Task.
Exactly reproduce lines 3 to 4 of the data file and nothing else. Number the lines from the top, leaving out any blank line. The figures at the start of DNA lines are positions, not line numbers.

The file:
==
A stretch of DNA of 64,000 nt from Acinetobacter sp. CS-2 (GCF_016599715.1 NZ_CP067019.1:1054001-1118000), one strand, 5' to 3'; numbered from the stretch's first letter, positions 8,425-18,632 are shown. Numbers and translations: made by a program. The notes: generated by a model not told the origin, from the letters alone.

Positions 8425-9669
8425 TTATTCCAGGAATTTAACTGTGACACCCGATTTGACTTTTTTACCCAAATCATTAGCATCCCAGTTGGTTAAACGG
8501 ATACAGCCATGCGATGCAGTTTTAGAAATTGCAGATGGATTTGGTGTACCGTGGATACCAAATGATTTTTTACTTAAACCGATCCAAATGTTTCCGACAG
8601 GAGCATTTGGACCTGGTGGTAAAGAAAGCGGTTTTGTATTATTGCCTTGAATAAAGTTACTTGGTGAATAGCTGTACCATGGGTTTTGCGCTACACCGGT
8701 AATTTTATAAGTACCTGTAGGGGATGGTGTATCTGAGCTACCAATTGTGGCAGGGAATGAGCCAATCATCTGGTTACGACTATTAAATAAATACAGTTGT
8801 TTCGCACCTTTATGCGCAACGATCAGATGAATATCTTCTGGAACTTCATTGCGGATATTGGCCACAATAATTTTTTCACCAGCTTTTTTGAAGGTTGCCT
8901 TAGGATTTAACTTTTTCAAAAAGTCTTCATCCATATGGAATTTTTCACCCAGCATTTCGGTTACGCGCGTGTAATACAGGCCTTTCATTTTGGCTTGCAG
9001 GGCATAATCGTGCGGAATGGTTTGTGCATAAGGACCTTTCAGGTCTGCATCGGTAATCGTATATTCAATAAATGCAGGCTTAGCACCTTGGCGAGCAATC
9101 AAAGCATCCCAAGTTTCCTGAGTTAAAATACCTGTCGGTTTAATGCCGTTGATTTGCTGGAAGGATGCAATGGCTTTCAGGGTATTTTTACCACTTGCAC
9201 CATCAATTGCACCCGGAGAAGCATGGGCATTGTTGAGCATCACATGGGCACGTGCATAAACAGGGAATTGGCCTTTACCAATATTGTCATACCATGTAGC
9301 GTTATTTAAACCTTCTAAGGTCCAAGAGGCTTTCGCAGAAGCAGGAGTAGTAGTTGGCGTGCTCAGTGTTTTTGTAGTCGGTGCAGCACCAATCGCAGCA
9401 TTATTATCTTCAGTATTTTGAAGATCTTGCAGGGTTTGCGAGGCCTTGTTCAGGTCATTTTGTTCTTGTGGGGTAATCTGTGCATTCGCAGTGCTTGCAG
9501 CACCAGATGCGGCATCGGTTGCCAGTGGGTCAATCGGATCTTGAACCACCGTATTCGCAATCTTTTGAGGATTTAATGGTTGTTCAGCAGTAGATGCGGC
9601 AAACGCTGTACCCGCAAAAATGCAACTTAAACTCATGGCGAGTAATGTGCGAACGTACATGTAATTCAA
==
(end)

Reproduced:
8425 TTATTCCAGGAATTTAACTGTGACACCCGATTTGACTTTTTTACCCAAATCATTAGCATCCCAGTTGGTTAAACGG
8501 ATACAGCCATGCGATGCAGTTTTAGAAATTGCAGATGGATTTGGTGTACCGTGGATACCAAATGATTTTTTACTTAAACCGATCCAAATGTTTCCGACAG